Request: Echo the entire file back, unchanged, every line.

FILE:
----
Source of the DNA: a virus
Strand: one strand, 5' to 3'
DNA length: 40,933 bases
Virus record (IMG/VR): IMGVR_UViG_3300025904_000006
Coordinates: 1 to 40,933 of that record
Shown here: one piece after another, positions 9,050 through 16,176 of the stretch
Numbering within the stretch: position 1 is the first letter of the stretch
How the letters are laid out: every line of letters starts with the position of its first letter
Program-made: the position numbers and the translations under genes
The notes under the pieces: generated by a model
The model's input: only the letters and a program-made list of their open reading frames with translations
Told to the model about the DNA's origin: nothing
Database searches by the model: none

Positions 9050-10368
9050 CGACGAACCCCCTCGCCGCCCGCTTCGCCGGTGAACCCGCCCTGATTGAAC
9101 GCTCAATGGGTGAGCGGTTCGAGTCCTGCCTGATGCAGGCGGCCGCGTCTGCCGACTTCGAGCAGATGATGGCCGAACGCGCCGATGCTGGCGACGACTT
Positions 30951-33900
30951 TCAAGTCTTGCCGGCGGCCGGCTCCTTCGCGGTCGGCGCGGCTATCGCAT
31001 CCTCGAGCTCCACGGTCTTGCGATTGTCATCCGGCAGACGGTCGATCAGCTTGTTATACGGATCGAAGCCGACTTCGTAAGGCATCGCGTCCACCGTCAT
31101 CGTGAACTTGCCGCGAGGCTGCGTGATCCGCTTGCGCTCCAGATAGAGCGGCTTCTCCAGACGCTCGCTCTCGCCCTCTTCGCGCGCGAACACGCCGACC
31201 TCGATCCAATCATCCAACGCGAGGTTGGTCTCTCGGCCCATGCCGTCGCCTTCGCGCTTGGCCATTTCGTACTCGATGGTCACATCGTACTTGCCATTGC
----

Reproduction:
Source of the DNA: a virus
Strand: one strand, 5' to 3'
DNA length: 40,933 bases
Virus record (IMG/VR): IMGVR_UViG_3300025904_000006
Coordinates: 1 to 40,933 of that record
Shown here: one piece after another, positions 9,050 through 16,176 of the stretch
Numbering within the stretch: position 1 is the first letter of the stretch
How the letters are laid out: every line of letters starts with the position of its first letter
Program-made: the position numbers and the translations under genes
The notes under the pieces: generated by a model
The model's input: only the letters and a program-made list of their open reading frames with translations
Told to the model about the DNA's origin: nothing
Database searches by the model: none

Positions 9050-10368
9050 CGACGAACCCCCTCGCCGCCCGCTTCGCCGGTGAACCCGCCCTGATTGAAC
9101 GCTCAATGGGTGAGCGGTTCGAGTCCTGCCTGATGCAGGCGGCCGCGTCTGCCGACTTCGAGCAGATGATGGCCGAACGCGCCGATGCTGGCGACGACTT
Positions 30951-33900
30951 TCAAGTCTTGCCGGCGGCCGGCTCCTTCGCGGTCGGCGCGGCTATCGCAT
31001 CCTCGAGCTCCACGGTCTTGCGATTGTCATCCGGCAGACGGTCGATCAGCTTGTTATACGGATCGAAGCCGACTTCGTAAGGCATCGCGTCCACCGTCAT
31101 CGTGAACTTGCCGCGAGGCTGCGTGATCCGCTTGCGCTCCAGATAGAGCGGCTTCTCCAGACGCTCGCTCTCGCCCTCTTCGCGCGCGAACACGCCGACC
31201 TCGATCCAATCATCCAACGCGAGGTTGGTCTCTCGGCCCATGCCGTCGCCTTCGCGCTTGGCCATTTCGTACTCGATGGTCACATCGTACTTGCCATTGC